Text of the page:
"I'm through!" the patrolman shouted. "He's here."
Jim moved over to where he was, helping him widen the hole. He could see a jacket, then two arms. Quickly now they moved the snow that was crumbling around Blair. Jim pushed aside an armful of wet snow and dropped down into the cave that had formed around his friend. Shrugging off gloves he felt for a pulse. "He's not breathing!" he shouted back at the patrolman. He heard the other man shout for a medic and run back to the snowmobile. Jim opened Blair's jacket, tilted his head back, and listened. Nothing. His heart was still beating, he must have just stopped breathing as they were digging. He pinched his friend's nose, put a hand under his chin, and filled his lungs, watching his chest rise and fall. Nothing. Absently he heard more men digging above him, trying to open up the rest of the cave. He inhaled again, breathing into Blair's mouth, then watched, waiting. Still nothing.
"Come on Sandburg, help me out here." He was just filling his own lungs for another try when Blair began to cough. "Blair! Come on breathe, that's it." He lifted Blair's head, propping the younger man against his legs to support him until the coughing subsided. "Easy there Chief, it's okay, take it easy." The cave had been completely opened and two men were now digging to clear his legs from the snow covering them.
Blair coughed again, trying to stop and breathe normally. "Jim...there were some others, in front of me."
"I know, Blair, they found them." Jim held him, pulling his jacket closed again. His face was ice cold. "Someone get me a blanket." The words were barely out of his mouth when a heavy insulated blanket was dropped down to him. Jim grabbed it and wrapped Blair as best as he could.
One of the patrolmen, the one Jim had ridden up with, looked back from his digging. "Don't let him fall asleep." he said. "He's hypothermic, and probably going into shock."
Jim looked down, Blair had closed his eyes. "Come on Chief, stay with me here." Blair opened his eyes. "You're making a habit out of scaring me, aren't you?"
Blair just smiled weakly, gritting his teeth against the cold.
Jim pulled the blanket up farther. "Hurry up there, he's freezing." They were taking forever digging Blair's legs free.
"Okay, we've got a problem here." One patrolman said. Jim looked, and saw the blood stained snow they were now carefully pushing away from Blair's right leg.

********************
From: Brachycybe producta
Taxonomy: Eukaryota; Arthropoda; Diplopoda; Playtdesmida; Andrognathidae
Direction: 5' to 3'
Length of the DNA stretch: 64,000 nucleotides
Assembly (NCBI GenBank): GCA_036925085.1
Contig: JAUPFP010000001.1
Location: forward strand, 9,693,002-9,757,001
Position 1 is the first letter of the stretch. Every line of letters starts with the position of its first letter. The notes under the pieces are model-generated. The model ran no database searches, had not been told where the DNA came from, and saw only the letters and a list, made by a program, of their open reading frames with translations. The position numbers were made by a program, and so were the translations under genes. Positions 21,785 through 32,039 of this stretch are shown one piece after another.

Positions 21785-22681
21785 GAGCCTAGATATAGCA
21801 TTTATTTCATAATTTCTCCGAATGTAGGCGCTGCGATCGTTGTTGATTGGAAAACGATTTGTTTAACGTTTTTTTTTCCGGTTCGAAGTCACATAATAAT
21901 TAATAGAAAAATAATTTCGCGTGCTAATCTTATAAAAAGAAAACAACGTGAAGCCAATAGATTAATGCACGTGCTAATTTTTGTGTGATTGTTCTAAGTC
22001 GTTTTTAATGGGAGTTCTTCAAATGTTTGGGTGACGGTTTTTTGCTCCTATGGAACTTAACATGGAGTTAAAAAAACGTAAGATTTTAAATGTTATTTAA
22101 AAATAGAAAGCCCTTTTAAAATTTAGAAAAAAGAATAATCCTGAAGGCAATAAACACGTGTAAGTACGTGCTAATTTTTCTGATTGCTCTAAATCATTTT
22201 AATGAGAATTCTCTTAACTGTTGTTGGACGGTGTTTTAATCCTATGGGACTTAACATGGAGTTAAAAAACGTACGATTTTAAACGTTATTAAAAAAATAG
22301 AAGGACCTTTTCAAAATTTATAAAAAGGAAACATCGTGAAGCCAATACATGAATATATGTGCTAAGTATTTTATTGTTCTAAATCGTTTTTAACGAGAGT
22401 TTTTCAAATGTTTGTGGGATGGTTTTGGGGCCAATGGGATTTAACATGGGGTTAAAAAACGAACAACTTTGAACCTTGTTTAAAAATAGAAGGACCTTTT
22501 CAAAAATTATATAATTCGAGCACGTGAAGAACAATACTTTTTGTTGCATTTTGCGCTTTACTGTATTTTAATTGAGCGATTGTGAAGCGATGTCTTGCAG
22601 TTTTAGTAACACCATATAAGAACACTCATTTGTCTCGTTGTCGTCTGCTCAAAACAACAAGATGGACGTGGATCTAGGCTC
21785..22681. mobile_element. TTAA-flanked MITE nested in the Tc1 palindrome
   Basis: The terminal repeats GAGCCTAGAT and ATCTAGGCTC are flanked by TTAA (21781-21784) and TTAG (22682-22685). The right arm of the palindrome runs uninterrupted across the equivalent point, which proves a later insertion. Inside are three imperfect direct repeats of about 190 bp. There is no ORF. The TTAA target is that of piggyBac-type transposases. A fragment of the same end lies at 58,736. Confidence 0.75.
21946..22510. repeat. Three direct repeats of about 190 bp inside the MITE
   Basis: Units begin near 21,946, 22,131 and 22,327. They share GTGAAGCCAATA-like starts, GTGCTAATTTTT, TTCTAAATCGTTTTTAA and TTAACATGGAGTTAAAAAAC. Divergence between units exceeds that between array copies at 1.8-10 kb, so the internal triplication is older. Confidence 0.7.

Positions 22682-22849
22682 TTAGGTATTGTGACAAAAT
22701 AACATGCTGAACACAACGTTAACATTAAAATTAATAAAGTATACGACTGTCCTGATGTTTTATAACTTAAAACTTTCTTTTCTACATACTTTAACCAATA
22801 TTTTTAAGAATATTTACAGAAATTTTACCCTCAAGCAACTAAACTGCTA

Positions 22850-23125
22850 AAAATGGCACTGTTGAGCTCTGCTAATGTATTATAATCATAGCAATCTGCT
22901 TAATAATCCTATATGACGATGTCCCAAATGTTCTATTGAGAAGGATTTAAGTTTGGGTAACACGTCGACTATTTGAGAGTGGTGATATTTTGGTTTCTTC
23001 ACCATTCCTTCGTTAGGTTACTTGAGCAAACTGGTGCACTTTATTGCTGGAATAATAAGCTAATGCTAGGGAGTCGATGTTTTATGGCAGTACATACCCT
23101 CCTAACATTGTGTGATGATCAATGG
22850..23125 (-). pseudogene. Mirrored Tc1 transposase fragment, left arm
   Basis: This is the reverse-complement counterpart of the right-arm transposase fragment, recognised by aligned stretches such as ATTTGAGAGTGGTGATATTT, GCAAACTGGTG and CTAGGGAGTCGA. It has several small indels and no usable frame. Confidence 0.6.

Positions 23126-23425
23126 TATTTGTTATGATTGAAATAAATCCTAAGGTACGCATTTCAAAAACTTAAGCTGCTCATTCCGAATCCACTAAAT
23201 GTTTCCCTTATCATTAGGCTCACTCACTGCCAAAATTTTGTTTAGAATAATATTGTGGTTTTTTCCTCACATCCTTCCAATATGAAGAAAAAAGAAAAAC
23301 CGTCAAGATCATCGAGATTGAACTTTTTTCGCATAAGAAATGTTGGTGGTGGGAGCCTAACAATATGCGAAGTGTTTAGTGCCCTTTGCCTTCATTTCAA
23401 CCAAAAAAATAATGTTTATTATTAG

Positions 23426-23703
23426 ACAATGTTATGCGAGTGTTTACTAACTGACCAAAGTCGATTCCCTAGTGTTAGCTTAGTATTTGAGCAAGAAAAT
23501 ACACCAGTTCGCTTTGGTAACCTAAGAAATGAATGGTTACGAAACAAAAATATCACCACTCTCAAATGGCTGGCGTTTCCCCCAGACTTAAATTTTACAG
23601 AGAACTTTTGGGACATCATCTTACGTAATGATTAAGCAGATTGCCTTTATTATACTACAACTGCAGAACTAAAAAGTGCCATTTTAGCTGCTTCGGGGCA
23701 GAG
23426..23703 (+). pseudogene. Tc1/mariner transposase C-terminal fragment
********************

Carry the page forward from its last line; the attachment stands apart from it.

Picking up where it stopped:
A compound fracture was Jim's first thought, then they pushed away the rest of the snow and revealed a metal pole, protruding from the flesh just above Blair's knee. "Looks like a ski pole." he said.
"That's where they went." Blair said lightly. Jim looked down, his voice was getting weaker,
"Take it easy, you'll be fine." He was beginning to loose touch again. "Blair, stay with me, we're almost out of here." He felt his friend's face, it was still ice. "Blair, come on." His eyes were staying shut.
"I'm here." Blair replied in a whisper, keeping his eyes closed.
"He's clear." someone announced. Jim looked again at Blair's leg. The pole was only a two foot long section, with who knew how much still inside his leg, but the other end was free from the snow. A medic was wrapping bandages around the leg and pole, trying to keep it stable. When he finished, they lifted Blair out of the hole and Jim helped strap him onto the litter attached to one of the snowmobiles. He briefly took note of the vehicle in front, with its passenger.
"Did any of them make it?" he asked, seeing only the one completely wrapped body.
"Yes, one. She's been taken to the first aid station. That one was crushed, just a few yards away from the girl."
He looked back down at Blair as they piled another blanket over him. "You still with me Sandburg?" he asked, leaning down to tuck the blanket in around his shoulders.
"I'm...so...cold." was all he said, his teeth chattering.
"I know Chief, I know."
Jim climbed back on the passenger seat of the vehicle he had ridden up on and followed Blair back down to the lodge. There was a fully-staffed aid station there, with a resident Dr., the patrolman had assured him when he asked, maybe a little too loudly. Any time Blair was hurt, or in danger, it seemed to bring out a protective instinct Jim never before realized he had. They had unloaded his friend and were carrying him into the station when the snowmobile he was on pulled up. Another member of the ski patrol stepped forward as they came to a stop.
"We're packed in." he said, speaking to both Jim and the man he rode down with. "That avalanche covered the pass north and south bound."
"How?" Jim asked. He had seen just the one wall of snow falling over the road behind them.
"There were two breaks." The patrolman explained, pointing up the darkened mountain. "They split at the top, where the peak is, one came down here, the other, about two miles down. Both ends of the pass are blocked. It'll take a couple of days to plow through."
"A couple of days?" Jim asked, looking from one man to the other.
"At least. The plows were all at the south end of the pass, working their way down. They'll have to continue down, then come around and work the block from behind." They had walked into the aid station and Jim removed the borrowed parka.
"What about phones? Can we get a helicopter in here? How about a shortwave?"
His driver and fellow snow digger shook his head, "No, the winds are too strong. Maybe if this storm front passes, but I doubt it will for a while. We don't have a shortwave here, trouble getting out of these mountains some times. There's just the two-way's we use during rescues." He glanced around, "Phones out?"
The second man nodded. "Took the poles off at both ends. We've got power," he said to Jim, "from a generator. We'll have lights and heat for a week easily. Don't worry, aside from a little inconvenience, we'll all be fine."
"What about that?" Jim nodded towards the slope they had just returned from.